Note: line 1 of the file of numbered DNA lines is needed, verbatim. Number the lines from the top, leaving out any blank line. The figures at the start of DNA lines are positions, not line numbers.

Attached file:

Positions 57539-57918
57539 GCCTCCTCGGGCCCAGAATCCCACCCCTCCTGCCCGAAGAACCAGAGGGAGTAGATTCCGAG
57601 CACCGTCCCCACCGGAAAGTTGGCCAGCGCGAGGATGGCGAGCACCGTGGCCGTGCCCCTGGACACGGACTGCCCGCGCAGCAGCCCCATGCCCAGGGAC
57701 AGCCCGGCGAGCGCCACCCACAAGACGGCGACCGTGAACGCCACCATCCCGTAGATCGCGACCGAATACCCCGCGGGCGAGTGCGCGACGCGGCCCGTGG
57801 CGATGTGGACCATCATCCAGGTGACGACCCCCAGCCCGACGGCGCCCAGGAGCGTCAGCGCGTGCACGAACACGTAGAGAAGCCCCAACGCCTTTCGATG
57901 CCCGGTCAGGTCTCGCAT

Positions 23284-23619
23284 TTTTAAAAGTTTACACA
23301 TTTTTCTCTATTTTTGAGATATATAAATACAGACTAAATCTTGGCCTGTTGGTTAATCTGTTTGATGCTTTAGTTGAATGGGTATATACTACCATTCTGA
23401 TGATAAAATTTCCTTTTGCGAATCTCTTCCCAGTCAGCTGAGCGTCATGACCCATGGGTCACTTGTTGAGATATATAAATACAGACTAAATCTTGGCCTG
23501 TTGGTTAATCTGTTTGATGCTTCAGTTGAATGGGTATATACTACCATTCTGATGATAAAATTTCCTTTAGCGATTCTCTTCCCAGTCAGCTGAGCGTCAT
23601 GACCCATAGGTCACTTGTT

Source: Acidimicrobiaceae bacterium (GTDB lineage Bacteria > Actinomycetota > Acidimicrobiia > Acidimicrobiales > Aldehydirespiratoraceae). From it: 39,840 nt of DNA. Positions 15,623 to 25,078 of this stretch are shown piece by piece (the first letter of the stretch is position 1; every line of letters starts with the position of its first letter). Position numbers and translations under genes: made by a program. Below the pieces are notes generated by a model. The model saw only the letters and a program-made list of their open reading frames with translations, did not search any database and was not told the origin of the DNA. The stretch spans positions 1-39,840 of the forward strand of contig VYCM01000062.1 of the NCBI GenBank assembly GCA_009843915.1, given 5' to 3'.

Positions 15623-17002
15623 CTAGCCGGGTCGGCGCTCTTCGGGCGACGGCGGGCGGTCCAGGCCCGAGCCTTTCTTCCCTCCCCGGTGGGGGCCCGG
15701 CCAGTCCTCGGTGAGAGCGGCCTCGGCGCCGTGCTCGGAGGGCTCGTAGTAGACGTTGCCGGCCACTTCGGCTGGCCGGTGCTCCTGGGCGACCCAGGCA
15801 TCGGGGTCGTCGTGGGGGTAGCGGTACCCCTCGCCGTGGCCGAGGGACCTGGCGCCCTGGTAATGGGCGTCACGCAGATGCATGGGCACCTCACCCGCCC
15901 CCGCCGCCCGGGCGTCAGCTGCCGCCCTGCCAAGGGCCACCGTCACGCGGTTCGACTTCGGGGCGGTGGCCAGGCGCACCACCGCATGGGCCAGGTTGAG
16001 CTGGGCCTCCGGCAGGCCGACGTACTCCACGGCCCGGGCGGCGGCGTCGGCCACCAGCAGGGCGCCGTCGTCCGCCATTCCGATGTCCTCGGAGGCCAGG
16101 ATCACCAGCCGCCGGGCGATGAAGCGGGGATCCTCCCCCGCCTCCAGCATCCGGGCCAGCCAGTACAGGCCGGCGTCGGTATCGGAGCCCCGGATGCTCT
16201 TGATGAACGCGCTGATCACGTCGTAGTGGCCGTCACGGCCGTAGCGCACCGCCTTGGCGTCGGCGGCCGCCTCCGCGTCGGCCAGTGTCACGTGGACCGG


Positions 57539-57918